By Susan Hill
The world-renowned Olympic runner, Louis Zamperini, was serving in World War II when his plane crashed in the South Pacific. Only Zamperini and two others survived the accident. Days later, one of the three survivors died from exposure to the harsh elements while being stranded on the Pacific Ocean. For forty-seven days, Zamperini and his only surviving comrade floated on life rafts hoping to be rescued. By the time they were located, they’d drifted an astonishing 2000 miles into Japanese-controlled territory, and were taken as captives to a POW camp.
Not many of us will experience life-threatening circumstances that cause us to drift two thousand miles off course into enemy territory. But we are all at risk of spiritual drift, especially in an era of COVID-19. Spiritual drift is subtle and seldom intentional. But the reality is if we aren’t careful, we too, can find ourselves off-track.
The shutdowns and school closings caused by COVID-19 have been disruptive to our schedules, and most aspects of our lives have been impacted. The inability to meet in person for worship and Bible study, coupled with the changes in our daily schedules, has, in some cases, compromised spiritual disciplines like worship, Bible study, and prayer. Although some churches are beginning to reopen slowly, we are still a long way from our regular routines. The Bible warns of spiritual drift, and as leaders, it’s our responsibility to shepherd the flock God has entrusted to us. The apostle Peter wrote, “Be sober-minded, be alert. Your adversary the devil is prowling around like a roaring lion, looking for anyone he can devour” (1 Peter 5:8).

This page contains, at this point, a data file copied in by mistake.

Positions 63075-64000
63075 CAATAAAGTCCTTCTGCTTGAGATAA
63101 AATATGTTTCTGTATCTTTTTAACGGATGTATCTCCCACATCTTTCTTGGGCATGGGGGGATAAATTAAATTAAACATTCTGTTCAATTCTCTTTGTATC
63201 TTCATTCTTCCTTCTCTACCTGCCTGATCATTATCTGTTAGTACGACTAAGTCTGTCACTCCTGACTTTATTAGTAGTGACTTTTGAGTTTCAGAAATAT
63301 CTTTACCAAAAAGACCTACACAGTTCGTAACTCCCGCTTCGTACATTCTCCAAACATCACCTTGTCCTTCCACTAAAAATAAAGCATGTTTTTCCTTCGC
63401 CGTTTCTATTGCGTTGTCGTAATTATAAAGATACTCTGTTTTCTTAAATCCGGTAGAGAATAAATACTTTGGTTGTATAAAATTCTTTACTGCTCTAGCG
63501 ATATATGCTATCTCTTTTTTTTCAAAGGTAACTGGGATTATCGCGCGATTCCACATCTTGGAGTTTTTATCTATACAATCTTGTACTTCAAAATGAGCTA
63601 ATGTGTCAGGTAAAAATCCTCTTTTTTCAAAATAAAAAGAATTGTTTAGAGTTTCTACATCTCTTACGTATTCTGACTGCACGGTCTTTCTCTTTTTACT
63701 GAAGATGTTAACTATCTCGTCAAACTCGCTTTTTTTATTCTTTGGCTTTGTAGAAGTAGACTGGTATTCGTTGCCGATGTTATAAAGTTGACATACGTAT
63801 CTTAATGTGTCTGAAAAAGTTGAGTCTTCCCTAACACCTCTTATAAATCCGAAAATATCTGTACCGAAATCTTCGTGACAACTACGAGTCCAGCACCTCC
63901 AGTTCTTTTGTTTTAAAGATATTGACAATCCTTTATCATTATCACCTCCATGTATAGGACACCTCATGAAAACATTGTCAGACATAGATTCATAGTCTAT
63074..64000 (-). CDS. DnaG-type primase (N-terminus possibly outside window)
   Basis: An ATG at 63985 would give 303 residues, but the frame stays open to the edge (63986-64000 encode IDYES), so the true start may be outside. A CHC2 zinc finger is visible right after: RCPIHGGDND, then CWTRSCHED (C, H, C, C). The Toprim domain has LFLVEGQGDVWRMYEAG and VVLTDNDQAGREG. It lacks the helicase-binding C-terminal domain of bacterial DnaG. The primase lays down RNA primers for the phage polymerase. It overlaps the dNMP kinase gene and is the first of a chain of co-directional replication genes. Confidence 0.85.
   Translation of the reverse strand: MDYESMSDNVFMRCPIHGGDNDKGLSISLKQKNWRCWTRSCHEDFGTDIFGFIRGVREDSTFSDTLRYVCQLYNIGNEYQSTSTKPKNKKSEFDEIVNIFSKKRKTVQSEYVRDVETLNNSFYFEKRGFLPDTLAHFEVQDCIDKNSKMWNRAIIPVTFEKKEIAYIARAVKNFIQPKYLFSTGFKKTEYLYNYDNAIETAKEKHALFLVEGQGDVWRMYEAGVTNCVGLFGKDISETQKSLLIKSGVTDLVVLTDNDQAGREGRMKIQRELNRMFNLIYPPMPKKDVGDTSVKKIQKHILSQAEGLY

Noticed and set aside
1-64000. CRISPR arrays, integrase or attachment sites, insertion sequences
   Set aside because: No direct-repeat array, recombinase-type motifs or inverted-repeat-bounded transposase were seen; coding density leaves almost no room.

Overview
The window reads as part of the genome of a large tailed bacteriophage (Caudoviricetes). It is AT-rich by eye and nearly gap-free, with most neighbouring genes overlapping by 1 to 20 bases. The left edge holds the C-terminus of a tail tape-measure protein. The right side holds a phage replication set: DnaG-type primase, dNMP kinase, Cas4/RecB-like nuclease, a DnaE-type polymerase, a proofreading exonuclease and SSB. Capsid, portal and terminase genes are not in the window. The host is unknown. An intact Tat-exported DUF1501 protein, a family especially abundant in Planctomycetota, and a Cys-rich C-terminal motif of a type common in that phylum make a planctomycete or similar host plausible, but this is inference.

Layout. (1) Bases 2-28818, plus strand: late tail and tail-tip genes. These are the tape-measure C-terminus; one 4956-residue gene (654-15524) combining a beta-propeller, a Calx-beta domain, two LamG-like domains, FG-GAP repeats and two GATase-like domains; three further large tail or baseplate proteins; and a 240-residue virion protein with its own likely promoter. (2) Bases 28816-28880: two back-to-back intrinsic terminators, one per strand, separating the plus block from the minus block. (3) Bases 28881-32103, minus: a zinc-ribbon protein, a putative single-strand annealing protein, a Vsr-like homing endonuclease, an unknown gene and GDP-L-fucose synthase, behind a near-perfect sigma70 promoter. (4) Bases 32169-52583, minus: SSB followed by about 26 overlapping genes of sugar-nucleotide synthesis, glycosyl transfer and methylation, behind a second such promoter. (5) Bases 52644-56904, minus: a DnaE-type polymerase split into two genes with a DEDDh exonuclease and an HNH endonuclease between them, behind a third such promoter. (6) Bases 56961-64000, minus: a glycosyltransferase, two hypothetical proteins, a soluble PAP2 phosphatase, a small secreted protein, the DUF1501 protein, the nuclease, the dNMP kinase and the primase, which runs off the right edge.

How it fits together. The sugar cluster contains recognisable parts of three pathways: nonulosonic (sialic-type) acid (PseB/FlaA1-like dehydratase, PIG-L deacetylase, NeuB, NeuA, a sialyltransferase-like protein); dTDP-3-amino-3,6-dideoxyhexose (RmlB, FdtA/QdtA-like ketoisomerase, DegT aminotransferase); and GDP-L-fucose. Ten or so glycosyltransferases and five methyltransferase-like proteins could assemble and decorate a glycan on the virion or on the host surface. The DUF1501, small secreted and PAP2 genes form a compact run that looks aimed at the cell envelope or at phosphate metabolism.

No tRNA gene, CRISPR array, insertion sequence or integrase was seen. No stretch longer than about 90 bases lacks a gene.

So, as a leader, how can you navigate your group members away from spiritual drift during an era of COVID-19?
- Encourage group members to establish a new normal. All indicators point to the reality that we will be dealing with the repercussions of COVID-19 for some time. As we wait for things to return to normal, encourage your group members to establish new practices that incorporate worship, Bible study, and prayer into their daily routines. This might include an online Bible study, Zoom meetings, or creative ways to remain plugged into the local church. Make sure your group members know the “new normal” will likely look different than what they are used to, and that’s OK. The goal isn’t perfection, but to maintain a healthy spiritual life during a season that has been characterized by disruption.
- Stress the importance of staying present in the local church. Even though churches are re-introducing in-person worship services, some group members may not be able to return to traditional services due to risk factors related to COVID-19. But that doesn’t mean they can’t stay plugged in with the local church. Encourage group members to participate in online services as long as they are unable to attend in person. Also, many churches are holding traditional prayer meetings and weeknight Bible studies in an online format. These are excellent options for those who are not yet able to return to in-person worship.
- Emphasize the importance of connection. We can all agree; the last several months have been stressful for numerous reasons. Now, more than ever, group members need to be connected with other people in the body of Christ. Spiritual drift is inevitable when we are disconnected from other believers. The Bible makes it clear that God intends for His people to live in biblical community, and we are at risk when we attempt to go it alone. We’ll get through this season of COVID-19, but we need each other, and we need to stay grounded in our faith.
Some of your group members may be drifting and don’t realize it. Simply talking about the risk of spiritual drift will help them evaluate where they are. Author and theologian D.A. Carson wrote, “People do not drift toward Holiness. Apart from grace-driven effort, people do not gravitate toward godliness, prayer, obedience to Scripture, and delight in the Lord.” As leaders, we have the privilege to help those we serve to grow in their faith and gently redirect when they get off-track.
Susan Hill is a writer, Bible teacher, and full-time editor at Lifeway. She is the author of Dangerous Prayers: 50 Powerful Prayers That Changed the World, as well as numerous devotional books. She and her husband John live near Nashville, TN with two unruly Golden Doodles.
Leave a Comment: